How To Build A Property Portfolio

Written by Mathew McCorry

If you read my property blog now, that’ll be the end of it. I will not look for you, I will not pursue you. But if you don’t, I will look for you, I will find you and I will make you read it.

Property can be one of the most popular ways to invest money. You can choose to either buy properties to rent out, or purchase homes in need of repair and fix them up to sell for a profit. We recommend you read our guide on the pros and cons of investing in property first.

Building a property portfolio means you have more than one house under your belt, which is of course a long term project. If you're aiming for a property portfolio, we've created this blog to help you succeed in 7 steps.

Step 1 - Determine your Aims

What is it you're trying to acheive by building a property portfolio? Decide if it's appreciation in property value, rental income, or a combination of both.

This may seem like an obvious first step, but it's important to completely solidify your aims as it will determine which properties are right for you.

Step 2 - Build Sustainably

Your end goal may be to build a portfolio containing multiple properties, but you won't reach this straight away as it takes time. Start off small and build up slowly to minimise your risk.

For your first investment, think about what would work best for you. For example, if you're buying-to-let, are you going to maintain the property yourself? If so, you'll likely want to buy near to your own home. However if you're getting a third party to maintain the property, you may consider somewhere further away which is known to be a top buy-to-let location.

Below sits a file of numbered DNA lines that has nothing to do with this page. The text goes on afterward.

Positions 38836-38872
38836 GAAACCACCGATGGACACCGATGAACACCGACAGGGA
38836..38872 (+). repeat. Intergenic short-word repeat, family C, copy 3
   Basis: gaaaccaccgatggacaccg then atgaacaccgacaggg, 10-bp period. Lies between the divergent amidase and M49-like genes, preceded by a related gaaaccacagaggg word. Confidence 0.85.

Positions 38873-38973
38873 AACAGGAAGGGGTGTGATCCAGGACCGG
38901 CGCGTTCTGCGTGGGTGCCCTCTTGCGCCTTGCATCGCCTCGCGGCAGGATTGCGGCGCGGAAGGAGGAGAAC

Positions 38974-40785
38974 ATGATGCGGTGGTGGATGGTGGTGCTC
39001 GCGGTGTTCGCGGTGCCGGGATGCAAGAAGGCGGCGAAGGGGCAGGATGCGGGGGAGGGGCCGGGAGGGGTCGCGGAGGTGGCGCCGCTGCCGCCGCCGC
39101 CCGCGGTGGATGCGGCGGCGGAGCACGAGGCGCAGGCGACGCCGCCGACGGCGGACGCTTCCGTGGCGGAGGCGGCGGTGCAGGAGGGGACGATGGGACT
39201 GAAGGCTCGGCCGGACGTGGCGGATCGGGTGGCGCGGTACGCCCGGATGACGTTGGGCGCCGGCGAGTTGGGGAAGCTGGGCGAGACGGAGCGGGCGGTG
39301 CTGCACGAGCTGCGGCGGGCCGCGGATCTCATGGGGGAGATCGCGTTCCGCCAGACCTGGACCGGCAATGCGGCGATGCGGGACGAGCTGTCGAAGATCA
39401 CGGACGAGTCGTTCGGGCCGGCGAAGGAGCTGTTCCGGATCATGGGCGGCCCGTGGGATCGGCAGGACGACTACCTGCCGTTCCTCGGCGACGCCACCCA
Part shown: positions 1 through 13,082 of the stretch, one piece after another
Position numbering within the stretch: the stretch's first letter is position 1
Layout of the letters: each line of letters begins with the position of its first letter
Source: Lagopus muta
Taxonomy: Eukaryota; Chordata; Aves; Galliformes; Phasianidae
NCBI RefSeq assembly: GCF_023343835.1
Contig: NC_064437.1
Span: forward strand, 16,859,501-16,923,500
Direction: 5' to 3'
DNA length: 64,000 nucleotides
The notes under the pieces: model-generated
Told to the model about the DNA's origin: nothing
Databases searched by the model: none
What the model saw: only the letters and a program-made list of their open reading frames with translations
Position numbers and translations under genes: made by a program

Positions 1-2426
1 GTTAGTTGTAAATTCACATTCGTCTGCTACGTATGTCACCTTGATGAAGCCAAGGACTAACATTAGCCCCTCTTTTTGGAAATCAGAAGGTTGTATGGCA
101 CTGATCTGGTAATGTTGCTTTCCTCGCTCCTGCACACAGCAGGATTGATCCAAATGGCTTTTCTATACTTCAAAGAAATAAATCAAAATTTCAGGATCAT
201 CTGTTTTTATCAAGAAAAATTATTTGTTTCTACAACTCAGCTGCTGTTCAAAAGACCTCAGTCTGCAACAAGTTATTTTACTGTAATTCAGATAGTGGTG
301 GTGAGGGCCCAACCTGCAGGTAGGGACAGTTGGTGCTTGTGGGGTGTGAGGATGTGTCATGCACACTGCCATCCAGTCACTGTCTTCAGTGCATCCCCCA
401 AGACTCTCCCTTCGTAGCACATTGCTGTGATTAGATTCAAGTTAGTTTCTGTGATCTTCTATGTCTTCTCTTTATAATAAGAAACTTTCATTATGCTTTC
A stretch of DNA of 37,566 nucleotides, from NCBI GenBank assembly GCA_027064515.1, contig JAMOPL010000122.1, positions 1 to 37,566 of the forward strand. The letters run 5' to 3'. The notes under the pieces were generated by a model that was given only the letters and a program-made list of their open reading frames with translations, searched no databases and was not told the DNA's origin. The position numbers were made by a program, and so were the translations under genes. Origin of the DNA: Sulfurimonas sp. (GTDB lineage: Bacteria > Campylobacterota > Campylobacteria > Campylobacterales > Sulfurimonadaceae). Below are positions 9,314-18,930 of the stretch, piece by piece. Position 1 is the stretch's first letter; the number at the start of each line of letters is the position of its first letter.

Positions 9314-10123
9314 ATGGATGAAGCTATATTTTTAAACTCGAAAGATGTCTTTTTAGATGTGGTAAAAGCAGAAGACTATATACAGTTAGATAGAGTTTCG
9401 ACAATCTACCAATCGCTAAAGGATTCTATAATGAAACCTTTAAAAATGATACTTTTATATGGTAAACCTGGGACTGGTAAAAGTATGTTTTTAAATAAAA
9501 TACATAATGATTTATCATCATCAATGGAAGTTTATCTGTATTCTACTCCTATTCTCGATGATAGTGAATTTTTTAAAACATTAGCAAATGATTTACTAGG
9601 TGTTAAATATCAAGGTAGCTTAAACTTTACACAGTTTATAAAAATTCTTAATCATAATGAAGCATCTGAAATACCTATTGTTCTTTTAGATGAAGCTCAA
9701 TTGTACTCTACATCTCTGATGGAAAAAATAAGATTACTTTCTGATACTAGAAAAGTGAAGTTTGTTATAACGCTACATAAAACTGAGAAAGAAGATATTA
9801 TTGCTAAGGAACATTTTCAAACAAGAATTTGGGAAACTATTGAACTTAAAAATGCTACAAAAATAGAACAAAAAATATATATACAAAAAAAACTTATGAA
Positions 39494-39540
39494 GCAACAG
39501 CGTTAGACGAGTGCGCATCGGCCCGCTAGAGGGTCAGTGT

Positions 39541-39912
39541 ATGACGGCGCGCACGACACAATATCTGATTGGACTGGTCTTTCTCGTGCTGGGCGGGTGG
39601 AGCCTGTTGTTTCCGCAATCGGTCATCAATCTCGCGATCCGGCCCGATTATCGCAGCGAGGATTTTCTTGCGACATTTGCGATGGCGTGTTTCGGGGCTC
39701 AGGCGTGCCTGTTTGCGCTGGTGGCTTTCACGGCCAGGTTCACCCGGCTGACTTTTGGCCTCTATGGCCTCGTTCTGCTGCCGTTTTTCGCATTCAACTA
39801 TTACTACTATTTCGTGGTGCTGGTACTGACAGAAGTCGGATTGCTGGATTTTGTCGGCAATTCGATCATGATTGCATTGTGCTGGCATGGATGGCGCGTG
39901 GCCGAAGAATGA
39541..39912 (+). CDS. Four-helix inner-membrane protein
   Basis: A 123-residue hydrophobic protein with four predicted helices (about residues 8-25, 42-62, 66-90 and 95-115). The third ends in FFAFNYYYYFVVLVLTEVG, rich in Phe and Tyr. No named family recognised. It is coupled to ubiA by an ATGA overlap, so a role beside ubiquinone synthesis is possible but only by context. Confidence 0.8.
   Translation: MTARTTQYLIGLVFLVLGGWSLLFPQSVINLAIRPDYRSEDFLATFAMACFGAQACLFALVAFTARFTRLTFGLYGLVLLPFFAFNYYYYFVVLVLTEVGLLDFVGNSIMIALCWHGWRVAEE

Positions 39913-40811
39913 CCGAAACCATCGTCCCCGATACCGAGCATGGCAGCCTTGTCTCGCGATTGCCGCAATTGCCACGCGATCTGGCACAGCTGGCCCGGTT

Step 3 - Start Low

Just because a seller is asking for £200k for a property, doesn't mean you have to pay £200k. Remember that there's nearly always negotiations involved so you can try your best to reduce the price you pay.

The sway your negotiations have on the price can be affected by the property market at the time. If it's a buyer's market, and house prices are falling, you're more likely to be able to get a better price. If, however, it's a seller's market you may find that you experience lengthy bidding wars.

You can make your first offer for a property several grand lower than the asking price, or even tens of thousands lower in some cases. It all depends on the property and the market. After all, the worst that can happen is that your offer is rejected, and sometimes you'll receive a counter-offer where you could meet half way.

Step 4 - Ensure a Profit

It's easy for some to get carried away after their first property purchase, but remember step 1 - your aims. Ensuring you're making a profit on your portfolio is extremely important, as you could run out of money quickly if you don't keep your eyes open.

Your income from let properties needs to cover the mortgage payments as well as other costs, while also offering a decent return. If you experience void periods, be prepared for the outgoings in this time period on things like council tax and utilities.

Step 5 - Check on your Tenants

Property investment isn't just about the properties, it's also about the tenants living in them. Ensure your tenants are happy with the property, as unhappy tenants could result in expensive void periods more often. Furthermore, if you treat your tenants well, they're more likely to repay the favour and treat the property well.

Step 6 - Be Aware of Risks

Keep an eye on the ever-changing property market. House prices are always fluctuating dependent on multiple factors such as supply and demand, and politics. Being in the know will help you act quickly should you need to.

Once you grow your property portfolio, you also need to check your debt position. Try to avoid cross-collateralisation - borrowing against the value of several properties at once. If you're unable to meet your repayments, cross-collateralisation may result in you being made to sell a few properties just to pay off one loan. Be careful!

Step 7 - Exit Strategy

You specified your aims in step 1, but what about the end result you want to see?

Are you building a rental portfolio to comfortably retire on, or do you want to liquidise your investments in the future? Whichever it is, keep your exit strategy in mind every step of the way so that you can make the right decisions.

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